You can find a copy of the evaluation schedule here - Ofsted document 120086 (Oct 2013).
What is a joint observation?
During the joint observation, you and the inspector will watch a group of children playing. It will usually be carried out during a planned activity - so you need something they enjoy doing up your sleeve ready to pull out during the inspection. You will then discuss, after the observation, what you both saw and, using the Early Years Outcomes, you will see if you agree about the areas of learning you have observed and the children’s levels of learning and development.
So, to prepare for this joint observation, you need to –
· Get to know the Early Years Outcomes really well for the ages of children you might have in your provision at the time of your inspection
· Get to know each child’s abilities, strengths and weaknesses really well so you can discuss them confidently
· Understand how to use the learning characteristics in your planning so you can talk about how you tailor children’s activities to how they learn
· Write regular observations so you are used to doing them – assess them by linking them to Early Years Outcomes – plan next steps / individual activities for the EYFS children in your provision. It will not be scary if you do it regularly
· Maybe ask a childminder colleague to visit and carry out some joint inspections together so you have practiced what might happen during your inspection
· Ask your childminding coordinator (development officer) to help you by doing a joint observation with you.
Joint observations provide you with an excellent opportunity to show that you are amazing at your job! You can speak confidently about each child and explain to the inspector how you are supporting their learning through the activities you plan for them. You will have the opportunity to talk about how you work with parents, support learning at home, use the children’s learning characteristics in your planning – and much more!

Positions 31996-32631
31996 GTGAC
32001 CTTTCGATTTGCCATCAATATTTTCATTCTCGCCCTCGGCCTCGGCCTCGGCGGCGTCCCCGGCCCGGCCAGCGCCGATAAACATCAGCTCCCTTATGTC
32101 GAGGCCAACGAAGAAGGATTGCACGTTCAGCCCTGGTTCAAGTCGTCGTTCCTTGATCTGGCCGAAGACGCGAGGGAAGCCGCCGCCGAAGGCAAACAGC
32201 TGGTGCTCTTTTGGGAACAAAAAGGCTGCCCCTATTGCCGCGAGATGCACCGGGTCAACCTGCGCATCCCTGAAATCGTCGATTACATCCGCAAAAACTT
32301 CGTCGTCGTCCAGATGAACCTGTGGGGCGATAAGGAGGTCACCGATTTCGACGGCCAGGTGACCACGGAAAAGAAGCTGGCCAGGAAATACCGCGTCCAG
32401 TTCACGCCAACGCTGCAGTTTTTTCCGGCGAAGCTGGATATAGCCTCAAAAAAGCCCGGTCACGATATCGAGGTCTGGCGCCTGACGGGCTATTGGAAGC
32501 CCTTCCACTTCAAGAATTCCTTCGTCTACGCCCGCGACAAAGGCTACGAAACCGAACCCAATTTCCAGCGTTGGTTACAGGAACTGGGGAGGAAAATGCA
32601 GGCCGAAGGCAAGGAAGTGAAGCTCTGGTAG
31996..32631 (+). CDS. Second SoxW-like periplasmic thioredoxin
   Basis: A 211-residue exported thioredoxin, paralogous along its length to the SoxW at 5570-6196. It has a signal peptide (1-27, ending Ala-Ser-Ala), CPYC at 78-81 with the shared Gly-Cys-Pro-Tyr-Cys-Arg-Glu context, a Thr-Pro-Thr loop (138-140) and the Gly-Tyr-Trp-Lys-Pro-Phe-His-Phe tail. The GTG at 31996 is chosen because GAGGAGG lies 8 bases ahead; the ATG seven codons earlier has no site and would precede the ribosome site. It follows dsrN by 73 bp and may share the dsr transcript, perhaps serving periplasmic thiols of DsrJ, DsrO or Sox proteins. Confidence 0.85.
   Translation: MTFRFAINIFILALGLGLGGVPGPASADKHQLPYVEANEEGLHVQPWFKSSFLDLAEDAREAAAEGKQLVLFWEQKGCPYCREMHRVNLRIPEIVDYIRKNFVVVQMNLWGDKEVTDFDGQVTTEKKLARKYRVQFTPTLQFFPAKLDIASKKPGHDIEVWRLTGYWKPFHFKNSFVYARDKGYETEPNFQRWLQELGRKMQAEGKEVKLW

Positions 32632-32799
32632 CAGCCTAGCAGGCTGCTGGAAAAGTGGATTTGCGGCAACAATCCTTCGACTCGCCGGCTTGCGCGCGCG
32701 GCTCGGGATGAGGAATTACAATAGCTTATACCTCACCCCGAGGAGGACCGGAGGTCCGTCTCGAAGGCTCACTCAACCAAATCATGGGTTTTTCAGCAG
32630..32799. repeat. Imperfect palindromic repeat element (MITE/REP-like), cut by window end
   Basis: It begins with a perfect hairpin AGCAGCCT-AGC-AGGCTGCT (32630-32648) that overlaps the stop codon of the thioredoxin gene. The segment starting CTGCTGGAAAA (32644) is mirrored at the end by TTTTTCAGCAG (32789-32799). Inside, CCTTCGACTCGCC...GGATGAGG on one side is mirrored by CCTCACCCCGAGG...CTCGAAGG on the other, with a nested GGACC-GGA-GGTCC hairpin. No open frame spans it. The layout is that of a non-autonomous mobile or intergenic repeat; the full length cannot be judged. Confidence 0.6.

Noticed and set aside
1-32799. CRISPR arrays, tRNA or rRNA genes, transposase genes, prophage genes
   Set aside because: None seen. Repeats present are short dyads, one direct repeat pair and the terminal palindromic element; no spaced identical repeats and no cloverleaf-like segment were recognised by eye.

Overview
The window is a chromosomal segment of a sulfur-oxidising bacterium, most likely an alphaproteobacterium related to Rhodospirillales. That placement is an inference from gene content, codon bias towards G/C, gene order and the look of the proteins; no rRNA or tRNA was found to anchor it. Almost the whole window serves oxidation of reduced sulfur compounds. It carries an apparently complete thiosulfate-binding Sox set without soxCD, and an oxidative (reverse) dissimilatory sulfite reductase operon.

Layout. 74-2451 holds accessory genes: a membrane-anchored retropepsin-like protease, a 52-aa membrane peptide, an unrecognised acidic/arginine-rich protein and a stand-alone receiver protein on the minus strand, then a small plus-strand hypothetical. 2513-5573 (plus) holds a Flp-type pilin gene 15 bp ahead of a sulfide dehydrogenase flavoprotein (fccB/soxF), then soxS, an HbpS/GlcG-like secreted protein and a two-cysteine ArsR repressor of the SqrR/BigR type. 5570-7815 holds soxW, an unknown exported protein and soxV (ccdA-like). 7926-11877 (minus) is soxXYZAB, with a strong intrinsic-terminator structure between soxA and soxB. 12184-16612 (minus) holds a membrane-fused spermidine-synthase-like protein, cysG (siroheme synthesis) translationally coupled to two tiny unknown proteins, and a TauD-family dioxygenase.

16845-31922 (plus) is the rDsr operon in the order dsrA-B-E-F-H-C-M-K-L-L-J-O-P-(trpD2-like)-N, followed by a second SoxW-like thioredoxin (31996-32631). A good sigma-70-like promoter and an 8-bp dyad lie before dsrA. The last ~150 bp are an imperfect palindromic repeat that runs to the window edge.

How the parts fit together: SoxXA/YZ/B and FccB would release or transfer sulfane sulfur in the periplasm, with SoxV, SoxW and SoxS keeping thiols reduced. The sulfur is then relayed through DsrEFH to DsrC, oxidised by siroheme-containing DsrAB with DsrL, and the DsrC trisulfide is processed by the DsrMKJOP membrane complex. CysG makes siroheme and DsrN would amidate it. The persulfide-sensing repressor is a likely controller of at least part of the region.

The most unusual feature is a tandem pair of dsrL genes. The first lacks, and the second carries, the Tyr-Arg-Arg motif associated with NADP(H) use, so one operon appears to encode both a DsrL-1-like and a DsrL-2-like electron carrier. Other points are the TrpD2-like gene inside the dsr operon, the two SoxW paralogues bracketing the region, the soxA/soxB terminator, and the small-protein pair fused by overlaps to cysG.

If you have staff…
If you work with assistants or a co-childminder, the inspector is likely to ask you to do a joint observation watching your colleague working with the children. You should be doing this sort of observation as routine, so you will already have practiced observing and feeding back comments in a useful, non-judgemental way.
If you do not currently carry out observations of your staff, then you need to consider how you will incorporate them into your daily / weekly routines. Nursery managers set aside regular observation times to carry out staff observations and hold feedback sessions to support staff development – as a manager of a childminding provision you should be doing the same. Ask your staff members to observe you as well – this will help everyone to think carefully about what language they use during feedback and how they can phrase their comments positively to support progression.
You might find it helpful to observe specific areas of provision eg tell your assistant that today you will be observing care routines… or inform your co-childminder that over the coming week you both need to choose a time to observe each other during a planned activity.
The inspector might ask you to feed back to your staff member during the inspection – this will give you an opportunity to show off your management skills as you inspire your staff member to improve their practice. However, if your staff are not used to you doing this, they might be offended or feel criticised – regular observations will help overcome this concern. During feedback, focus on strengths – what went well – and then on things to work on in the future. Ask your staff member ‘what do you think went well?’ – you might find that many younger staff struggle with this as most college learning seems to focus on what they can improve!
The joint observation involving the inspector will be a further opportunity to show that you are brilliant at your job! During feedback, you will be able to discuss how your regular observations of your colleague(s) have led to raised outcomes for all the children and promoted better working practices in your provision. You will also be able to demonstrate that your leadership and management skills are constantly evolving as you show the inspector previous observations you have carried out and s/he sees a progression of your skills.
This is a very interesting article from the Foundation Stage Forum
You can find out more information about working with an assistant in e-book 48 'Assistants' from Knutsford Childminding
If there are any other areas of provision you would like me to research for you, please email me and let me know. Thank you.